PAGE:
When we’re saying “the government should intervene,” we’re saying “an organization with guns should threaten to lock people in cages if they don’t comply with its dictates.”
    –Art Carden, Econlog

    Guess how they get the people who don’t cooperate or agree into those cages?

  6. @JKB: You missed the point.

  7. MarkedMan says:

    When I was young libertarian ideas were associated with the Democrats, or more accurately, the hard left (“Fight the Man!”). A certain subset of that hard left employed violence to achieve their vague and poorly thought out ‘goals’. Today, however, they find their home with Republicans, or more accurately, the hard right, and they still have the same violent fringe. Why is that?

    I don’t have a complete answer, but I have to wonder if at least part of it is based on the need to be associated with the most reality-challenged group. Libertarian philosophy never works in real life and, without any exceptions I can think of, the more libertarian a society is in practice the less just it is. Since the adherents to that philosophy must therefore disregard the real world experimental results of their beliefs they find a natural home in the modern era Republican party, which is completely based on denial of reality. And thirty or forty years ago, they found a natural home in the Democratic fold, which was immersed in its own denial of reality. My own opinion is that the Dems, as a party, eventually recognized their policies conflicted with the real world and changed them. While the Repubs have just continued to double down on the fantastical since Reagan.

  8. michael reynolds says:

    @MarkedMan:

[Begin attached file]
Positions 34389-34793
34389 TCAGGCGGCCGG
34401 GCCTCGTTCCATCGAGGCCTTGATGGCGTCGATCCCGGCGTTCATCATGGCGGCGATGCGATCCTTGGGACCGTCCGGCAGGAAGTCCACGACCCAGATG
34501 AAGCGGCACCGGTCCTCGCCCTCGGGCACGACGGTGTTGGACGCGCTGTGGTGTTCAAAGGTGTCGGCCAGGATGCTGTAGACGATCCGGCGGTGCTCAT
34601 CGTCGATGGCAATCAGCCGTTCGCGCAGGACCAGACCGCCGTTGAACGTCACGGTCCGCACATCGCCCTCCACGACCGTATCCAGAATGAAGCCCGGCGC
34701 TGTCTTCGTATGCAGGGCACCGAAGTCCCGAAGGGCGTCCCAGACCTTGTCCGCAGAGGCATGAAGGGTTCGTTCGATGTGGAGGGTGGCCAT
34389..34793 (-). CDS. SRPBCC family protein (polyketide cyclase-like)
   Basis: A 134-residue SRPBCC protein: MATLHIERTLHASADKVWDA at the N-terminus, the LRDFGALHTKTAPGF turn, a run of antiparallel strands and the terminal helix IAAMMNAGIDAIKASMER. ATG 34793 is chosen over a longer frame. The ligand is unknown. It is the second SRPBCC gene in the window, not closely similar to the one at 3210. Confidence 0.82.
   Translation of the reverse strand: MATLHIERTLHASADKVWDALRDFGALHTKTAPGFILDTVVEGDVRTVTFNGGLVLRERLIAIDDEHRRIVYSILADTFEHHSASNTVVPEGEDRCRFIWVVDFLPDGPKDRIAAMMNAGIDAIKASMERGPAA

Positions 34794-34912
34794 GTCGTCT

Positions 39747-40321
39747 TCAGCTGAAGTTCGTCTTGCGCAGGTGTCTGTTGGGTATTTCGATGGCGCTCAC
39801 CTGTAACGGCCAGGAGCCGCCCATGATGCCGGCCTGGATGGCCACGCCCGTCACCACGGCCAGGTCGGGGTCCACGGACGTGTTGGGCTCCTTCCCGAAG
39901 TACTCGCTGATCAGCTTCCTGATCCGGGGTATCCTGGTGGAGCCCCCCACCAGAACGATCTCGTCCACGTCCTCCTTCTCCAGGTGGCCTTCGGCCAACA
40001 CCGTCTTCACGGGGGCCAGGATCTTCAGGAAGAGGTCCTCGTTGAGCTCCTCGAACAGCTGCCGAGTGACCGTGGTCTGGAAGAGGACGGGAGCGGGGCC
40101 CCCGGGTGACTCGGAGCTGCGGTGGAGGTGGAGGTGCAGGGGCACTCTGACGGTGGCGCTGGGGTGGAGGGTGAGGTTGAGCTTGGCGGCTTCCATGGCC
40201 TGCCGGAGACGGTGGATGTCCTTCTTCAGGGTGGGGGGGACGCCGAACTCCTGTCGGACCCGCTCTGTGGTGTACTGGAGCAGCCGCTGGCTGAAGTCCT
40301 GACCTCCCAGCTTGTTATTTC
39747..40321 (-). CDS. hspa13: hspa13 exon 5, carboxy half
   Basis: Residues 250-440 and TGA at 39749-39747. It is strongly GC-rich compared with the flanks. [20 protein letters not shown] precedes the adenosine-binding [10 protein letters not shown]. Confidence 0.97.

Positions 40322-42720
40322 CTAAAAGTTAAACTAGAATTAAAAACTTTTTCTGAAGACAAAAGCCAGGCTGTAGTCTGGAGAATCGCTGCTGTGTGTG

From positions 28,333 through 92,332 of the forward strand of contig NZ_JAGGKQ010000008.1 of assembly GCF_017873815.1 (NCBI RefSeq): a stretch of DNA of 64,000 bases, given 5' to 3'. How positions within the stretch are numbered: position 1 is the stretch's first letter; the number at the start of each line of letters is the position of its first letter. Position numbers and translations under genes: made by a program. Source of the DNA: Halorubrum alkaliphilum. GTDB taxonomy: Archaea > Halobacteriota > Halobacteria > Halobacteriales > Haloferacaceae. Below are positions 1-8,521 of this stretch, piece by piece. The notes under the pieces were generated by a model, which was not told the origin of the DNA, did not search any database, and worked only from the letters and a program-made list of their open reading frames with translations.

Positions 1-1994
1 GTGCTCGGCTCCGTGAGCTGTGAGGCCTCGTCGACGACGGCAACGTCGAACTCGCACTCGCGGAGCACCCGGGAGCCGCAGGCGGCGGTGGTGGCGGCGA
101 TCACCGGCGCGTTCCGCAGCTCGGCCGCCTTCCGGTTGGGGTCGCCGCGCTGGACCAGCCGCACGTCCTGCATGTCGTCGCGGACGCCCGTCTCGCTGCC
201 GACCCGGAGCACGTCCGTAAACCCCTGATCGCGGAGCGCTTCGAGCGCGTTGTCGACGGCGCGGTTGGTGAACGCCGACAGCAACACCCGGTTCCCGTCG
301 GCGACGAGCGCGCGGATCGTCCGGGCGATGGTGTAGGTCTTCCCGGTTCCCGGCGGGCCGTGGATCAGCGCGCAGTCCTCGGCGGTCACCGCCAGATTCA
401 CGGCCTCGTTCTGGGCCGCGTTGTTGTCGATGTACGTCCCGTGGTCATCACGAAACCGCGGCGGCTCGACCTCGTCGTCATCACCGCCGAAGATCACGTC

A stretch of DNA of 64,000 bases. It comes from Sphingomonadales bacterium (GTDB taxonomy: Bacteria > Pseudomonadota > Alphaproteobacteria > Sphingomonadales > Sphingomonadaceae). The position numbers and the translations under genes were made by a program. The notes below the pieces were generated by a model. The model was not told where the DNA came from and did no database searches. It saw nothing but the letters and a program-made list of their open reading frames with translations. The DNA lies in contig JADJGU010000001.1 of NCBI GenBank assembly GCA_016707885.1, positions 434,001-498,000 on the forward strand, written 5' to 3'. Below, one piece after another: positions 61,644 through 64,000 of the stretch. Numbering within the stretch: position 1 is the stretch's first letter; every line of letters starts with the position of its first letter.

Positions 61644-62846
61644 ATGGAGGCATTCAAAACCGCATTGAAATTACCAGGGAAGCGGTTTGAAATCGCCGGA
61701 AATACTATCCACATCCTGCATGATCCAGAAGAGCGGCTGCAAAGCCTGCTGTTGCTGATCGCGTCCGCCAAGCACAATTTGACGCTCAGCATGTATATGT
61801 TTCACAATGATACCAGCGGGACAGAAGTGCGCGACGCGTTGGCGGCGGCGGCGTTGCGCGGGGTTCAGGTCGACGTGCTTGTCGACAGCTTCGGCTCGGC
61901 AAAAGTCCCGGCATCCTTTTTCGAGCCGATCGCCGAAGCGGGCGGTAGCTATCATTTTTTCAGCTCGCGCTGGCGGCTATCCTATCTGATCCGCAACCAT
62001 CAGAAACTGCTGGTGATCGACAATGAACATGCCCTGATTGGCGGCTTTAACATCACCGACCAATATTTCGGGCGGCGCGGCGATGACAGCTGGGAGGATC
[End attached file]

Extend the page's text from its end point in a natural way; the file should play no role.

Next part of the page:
Boy, I think that was pretty astute. That’s right. Democrats used to be the party of tax and spend and make these consequential plans free of concern for human nature or basic economic realities.

    Then they got beat by Reagan and Bush Sr., 12 years straight, and they turned to Bill Clinton for a way back to reality.

    The Republicans have been winning by a hair or losing by a lot, but they’ve protected themselves in Congress by gerrymandering and by becoming the party of the over-represented rustic. They need to get beat at least one more time and give back the Senate. The crazy is strong with these people.

  9. anjin-san says:

    @JKB:

    Talk about your “dorm-room at 1am, sophomore-level understanding”.

    If you apply yourself, perhaps one day you will reach that level.

  10. Eric Florack says:

    @An Interested Party: there is a major difference, however, between the environment fostered by a non-functioning government, and the environment fostered by a government with his fingers in everybody’s pie, dictating every single aspect of life.

    in what free society, is selling cigarettes individually to be considered a crime? In a society where every aspect of life is governed.which of course is not a free society at all.